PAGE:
“………. In this regard it is clear as has been stated before that the notification has been issued regarding the land in village including disputed Plot no. by the Dept. of Forest, copy of which is sent to all the Depts. Therefore at the time of making entry in the records same has to be taken cognizance of and it has been done also accordingly. Since the disputed land has been notified in the name of Deptt. of Forest so that land cannot be used for agricultural purposes and in such situation the grant of patta of the land loses its relevance. If the father of opposite party has got patta Bhoomidari saved on irregular basis, it does not have any significance. The Chakbandi Officer and Astt. Bandobast Officer Chakbandi has distorted the facts and had tried to cause loss to the Govt. and Dept. of Forest and benefit to opposite parties which is highly objectionable.

From the above it is clear that the Chakbandi Officer and Asst. Bandobast Officer Chakbandi had completely ignored the claim of Dept. of Forest regarding the notification of disputed land in their favour and had deleted their name without any reasons and had got the land in question in favour of the land owners. The above act of the officers is punishable offence as it causes damage to Govt. property. In my opinion action to be taken against them according to law. The disputed plot has been notified in the name of Dept. of Forest and the entry no. 88 to such effect has to be continued with without any interference and double entries to be omitted/cancelled. According the appeal is entitled to be allowed.

Order

Therefore on the basis of above analysis the appeal is hereby admitted. The order of Chakbandi Officer dated 22.7.93 and Astt. Bandobast Officer Chakbandi dated 28.2.2004 is hereby set aside. Plot No. 1576 of area DO/13/10 and Plot No. 1738 of area. 1 Bigha, plot no. 868/1830 of area 2-4-0 entry no. 881 in favour of Dept. of Forest and the claim of other land owners is hereby cancelled. Case file consigned to record room.”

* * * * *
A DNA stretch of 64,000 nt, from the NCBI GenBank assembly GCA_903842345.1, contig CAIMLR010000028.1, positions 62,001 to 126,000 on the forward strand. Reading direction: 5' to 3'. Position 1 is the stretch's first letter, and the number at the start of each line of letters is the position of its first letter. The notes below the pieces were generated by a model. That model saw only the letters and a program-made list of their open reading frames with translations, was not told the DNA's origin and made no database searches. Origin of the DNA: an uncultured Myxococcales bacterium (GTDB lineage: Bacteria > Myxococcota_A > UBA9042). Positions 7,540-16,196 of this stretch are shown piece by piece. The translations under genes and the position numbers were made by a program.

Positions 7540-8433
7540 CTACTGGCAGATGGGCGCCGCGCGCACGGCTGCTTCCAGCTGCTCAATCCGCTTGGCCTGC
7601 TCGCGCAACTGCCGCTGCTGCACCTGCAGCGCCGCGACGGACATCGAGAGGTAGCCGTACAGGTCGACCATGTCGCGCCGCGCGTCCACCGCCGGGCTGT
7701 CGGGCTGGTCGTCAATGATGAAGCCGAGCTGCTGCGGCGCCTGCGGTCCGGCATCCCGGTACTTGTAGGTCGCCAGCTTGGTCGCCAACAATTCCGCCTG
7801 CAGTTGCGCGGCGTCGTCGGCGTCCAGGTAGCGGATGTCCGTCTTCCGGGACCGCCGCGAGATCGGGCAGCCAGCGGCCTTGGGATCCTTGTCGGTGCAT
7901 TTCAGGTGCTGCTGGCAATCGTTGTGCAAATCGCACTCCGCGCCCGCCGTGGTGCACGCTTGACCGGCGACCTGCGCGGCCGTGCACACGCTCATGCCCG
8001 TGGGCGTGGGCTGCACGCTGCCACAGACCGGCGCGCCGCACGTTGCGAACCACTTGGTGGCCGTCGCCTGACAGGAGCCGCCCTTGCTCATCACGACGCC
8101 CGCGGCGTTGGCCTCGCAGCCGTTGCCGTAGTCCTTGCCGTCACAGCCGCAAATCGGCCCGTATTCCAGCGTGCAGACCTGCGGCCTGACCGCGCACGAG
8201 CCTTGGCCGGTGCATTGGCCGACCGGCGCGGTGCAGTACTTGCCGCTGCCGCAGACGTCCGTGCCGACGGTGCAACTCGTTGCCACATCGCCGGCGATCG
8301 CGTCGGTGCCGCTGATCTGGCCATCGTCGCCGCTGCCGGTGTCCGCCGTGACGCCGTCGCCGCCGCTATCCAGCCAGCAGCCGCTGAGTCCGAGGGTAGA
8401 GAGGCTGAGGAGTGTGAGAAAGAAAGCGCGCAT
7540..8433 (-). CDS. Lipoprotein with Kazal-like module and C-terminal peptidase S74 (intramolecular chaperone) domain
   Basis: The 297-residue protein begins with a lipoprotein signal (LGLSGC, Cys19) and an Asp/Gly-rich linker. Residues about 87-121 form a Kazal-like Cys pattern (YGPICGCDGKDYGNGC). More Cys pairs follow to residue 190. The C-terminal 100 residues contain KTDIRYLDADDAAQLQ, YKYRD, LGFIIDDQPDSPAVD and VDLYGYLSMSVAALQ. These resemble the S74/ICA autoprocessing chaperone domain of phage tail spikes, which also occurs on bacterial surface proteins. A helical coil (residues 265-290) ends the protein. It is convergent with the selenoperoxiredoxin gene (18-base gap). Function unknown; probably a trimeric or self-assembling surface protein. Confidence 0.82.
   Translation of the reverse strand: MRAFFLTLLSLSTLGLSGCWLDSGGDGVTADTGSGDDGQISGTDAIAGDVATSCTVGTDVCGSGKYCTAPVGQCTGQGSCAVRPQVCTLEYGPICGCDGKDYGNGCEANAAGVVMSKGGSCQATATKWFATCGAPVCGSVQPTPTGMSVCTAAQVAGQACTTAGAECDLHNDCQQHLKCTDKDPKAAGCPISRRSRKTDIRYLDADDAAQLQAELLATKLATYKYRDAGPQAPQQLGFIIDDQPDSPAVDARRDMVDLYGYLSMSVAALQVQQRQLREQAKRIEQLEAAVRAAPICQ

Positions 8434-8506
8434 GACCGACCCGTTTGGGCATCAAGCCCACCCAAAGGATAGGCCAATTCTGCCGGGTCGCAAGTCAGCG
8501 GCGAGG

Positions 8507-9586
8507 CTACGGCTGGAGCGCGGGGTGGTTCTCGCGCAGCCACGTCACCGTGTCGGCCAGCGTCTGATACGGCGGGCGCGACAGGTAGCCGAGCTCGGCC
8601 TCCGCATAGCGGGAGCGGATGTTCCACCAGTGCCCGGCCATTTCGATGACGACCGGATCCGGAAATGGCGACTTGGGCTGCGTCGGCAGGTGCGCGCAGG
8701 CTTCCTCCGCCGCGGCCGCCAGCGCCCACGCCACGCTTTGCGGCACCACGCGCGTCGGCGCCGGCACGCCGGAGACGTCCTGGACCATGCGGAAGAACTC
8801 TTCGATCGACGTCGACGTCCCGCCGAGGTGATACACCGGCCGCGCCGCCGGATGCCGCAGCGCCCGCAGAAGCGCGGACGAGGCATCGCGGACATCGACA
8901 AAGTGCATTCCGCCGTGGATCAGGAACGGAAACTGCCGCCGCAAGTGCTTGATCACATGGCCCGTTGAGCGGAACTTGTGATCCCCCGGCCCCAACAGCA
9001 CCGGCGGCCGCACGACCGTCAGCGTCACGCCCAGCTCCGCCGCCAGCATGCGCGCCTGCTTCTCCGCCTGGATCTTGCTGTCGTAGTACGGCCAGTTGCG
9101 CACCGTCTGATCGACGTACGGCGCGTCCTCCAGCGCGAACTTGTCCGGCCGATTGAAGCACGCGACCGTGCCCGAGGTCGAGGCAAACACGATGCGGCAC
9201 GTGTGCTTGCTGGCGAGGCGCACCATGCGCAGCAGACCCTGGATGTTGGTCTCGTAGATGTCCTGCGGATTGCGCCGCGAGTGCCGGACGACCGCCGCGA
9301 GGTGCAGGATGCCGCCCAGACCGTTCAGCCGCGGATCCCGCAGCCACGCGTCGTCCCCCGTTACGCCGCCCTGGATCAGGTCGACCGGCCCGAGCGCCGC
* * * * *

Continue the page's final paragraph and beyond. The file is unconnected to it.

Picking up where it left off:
15. It is the said order which was set aside by the High Court in the writ petition filed by the lessees.

16. Learned counsel for the appellant submitted that the High Court has gravely erred in setting aside the order passed by the Deputy Director as there was no legal or factual basis to do so. The notification dated 11.10.1952 published in terms of Section 4 of the Abolition Act was to the effect that all estates situated in Uttar Pradesh shall vest in the State. The extent to which uncultivated land which not vests in Gaon Samaj was mentioned in Column 5 stating that 162 acres of Village Kasmandi Khurd would not vest in Gaon Samaj. Such notification has the effect that all rights, title and interest, shall be deemed to be vested in the State of Uttar Pradesh. In terms of Section 117 of the Abolition Act, the State can transfer the lands by a general or special order as prescribed therein including forests to Gaon Sabha and to other local authorities. It is not the case of any of the parties that the land, which was the subject matter of notification dated 11.10.1952, was subject to any general or special orders by the State to transfer the same in favor of Gaon Sabha and/or any other local authority. Therefore, the land comprising in notification dated 11.10.1952 unequivocally vests with the State.